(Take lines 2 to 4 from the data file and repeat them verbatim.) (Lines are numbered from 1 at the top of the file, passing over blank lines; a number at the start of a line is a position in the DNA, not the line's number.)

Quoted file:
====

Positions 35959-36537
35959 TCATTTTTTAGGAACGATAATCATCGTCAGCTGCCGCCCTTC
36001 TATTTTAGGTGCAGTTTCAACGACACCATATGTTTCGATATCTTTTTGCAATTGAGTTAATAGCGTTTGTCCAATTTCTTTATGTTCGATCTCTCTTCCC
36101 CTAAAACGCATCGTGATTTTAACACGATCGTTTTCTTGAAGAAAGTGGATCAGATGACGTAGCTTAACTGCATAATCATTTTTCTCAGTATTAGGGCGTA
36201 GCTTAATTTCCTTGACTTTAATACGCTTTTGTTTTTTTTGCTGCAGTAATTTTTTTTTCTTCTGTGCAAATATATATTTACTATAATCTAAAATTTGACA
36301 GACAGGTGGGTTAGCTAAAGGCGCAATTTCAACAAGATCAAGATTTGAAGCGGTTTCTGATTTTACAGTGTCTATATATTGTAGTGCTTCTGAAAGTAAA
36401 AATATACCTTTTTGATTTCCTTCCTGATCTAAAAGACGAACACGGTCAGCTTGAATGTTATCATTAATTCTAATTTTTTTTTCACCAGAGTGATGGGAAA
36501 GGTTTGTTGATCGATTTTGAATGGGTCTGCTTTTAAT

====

35959 TCATTTTTTAGGAACGATAATCATCGTCAGCTGCCGCCCTTC
36001 TATTTTAGGTGCAGTTTCAACGACACCATATGTTTCGATATCTTTTTGCAATTGAGTTAATAGCGTTTGTCCAATTTCTTTATGTTCGATCTCTCTTCCC
36101 CTAAAACGCATCGTGATTTTAACACGATCGTTTTCTTGAAGAAAGTGGATCAGATGACGTAGCTTAACTGCATAATCATTTTTCTCAGTATTAGGGCGTA